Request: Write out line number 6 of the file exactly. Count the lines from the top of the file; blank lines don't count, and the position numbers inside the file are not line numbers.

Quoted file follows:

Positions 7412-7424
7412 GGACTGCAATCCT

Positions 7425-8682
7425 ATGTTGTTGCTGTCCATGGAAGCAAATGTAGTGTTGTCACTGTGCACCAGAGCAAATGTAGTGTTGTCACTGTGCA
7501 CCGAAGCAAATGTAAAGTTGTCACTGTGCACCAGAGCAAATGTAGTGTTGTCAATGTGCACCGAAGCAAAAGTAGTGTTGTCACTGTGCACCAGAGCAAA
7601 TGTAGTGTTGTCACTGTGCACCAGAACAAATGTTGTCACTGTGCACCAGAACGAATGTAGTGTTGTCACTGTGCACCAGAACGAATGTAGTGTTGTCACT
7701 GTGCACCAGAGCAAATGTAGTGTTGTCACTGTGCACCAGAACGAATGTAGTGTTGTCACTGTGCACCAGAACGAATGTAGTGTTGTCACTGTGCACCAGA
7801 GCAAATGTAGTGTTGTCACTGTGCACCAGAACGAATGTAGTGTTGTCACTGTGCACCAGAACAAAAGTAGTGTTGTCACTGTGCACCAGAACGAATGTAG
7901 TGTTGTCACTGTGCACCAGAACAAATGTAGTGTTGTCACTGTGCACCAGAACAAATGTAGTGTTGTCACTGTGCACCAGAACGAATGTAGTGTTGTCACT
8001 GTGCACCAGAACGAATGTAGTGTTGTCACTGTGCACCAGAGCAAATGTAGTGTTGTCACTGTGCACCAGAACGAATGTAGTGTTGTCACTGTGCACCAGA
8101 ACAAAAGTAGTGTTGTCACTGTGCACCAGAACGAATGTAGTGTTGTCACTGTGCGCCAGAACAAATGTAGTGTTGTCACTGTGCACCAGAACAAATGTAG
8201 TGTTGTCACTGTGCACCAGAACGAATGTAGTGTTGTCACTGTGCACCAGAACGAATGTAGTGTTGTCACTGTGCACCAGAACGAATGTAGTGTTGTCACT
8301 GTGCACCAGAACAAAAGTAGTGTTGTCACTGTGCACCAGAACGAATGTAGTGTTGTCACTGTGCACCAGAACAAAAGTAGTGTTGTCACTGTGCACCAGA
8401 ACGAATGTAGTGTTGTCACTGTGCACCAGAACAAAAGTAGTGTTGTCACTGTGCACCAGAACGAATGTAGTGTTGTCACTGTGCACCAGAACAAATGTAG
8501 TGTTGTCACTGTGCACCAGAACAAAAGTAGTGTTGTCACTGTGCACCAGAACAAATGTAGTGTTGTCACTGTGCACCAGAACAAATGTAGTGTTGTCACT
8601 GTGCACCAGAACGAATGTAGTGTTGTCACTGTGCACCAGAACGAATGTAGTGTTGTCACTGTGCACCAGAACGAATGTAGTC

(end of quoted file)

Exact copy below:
7601 TGTAGTGTTGTCACTGTGCACCAGAACAAATGTTGTCACTGTGCACCAGAACGAATGTAGTGTTGTCACTGTGCACCAGAACGAATGTAGTGTTGTCACT